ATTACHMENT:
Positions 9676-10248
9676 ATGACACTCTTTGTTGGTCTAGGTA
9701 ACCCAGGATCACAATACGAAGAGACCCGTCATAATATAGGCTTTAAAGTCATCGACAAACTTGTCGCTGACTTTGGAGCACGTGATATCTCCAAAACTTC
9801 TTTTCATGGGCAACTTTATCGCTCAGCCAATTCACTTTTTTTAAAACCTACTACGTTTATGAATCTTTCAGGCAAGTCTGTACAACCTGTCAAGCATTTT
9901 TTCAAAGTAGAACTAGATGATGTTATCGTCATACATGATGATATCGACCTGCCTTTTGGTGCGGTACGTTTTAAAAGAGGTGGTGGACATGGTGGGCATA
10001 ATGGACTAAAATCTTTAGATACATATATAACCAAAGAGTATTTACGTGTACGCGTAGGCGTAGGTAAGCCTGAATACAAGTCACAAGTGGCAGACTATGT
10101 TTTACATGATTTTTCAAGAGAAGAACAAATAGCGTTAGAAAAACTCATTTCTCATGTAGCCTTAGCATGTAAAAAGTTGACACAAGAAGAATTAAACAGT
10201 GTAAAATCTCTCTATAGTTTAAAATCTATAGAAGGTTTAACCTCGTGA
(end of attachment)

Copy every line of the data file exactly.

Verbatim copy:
Positions 9676-10248
9676 ATGACACTCTTTGTTGGTCTAGGTA
9701 ACCCAGGATCACAATACGAAGAGACCCGTCATAATATAGGCTTTAAAGTCATCGACAAACTTGTCGCTGACTTTGGAGCACGTGATATCTCCAAAACTTC
9801 TTTTCATGGGCAACTTTATCGCTCAGCCAATTCACTTTTTTTAAAACCTACTACGTTTATGAATCTTTCAGGCAAGTCTGTACAACCTGTCAAGCATTTT
9901 TTCAAAGTAGAACTAGATGATGTTATCGTCATACATGATGATATCGACCTGCCTTTTGGTGCGGTACGTTTTAAAAGAGGTGGTGGACATGGTGGGCATA
10001 ATGGACTAAAATCTTTAGATACATATATAACCAAAGAGTATTTACGTGTACGCGTAGGCGTAGGTAAGCCTGAATACAAGTCACAAGTGGCAGACTATGT
10101 TTTACATGATTTTTCAAGAGAAGAACAAATAGCGTTAGAAAAACTCATTTCTCATGTAGCCTTAGCATGTAAAAAGTTGACACAAGAAGAATTAAACAGT
10201 GTAAAATCTCTCTATAGTTTAAAATCTATAGAAGGTTTAACCTCGTGA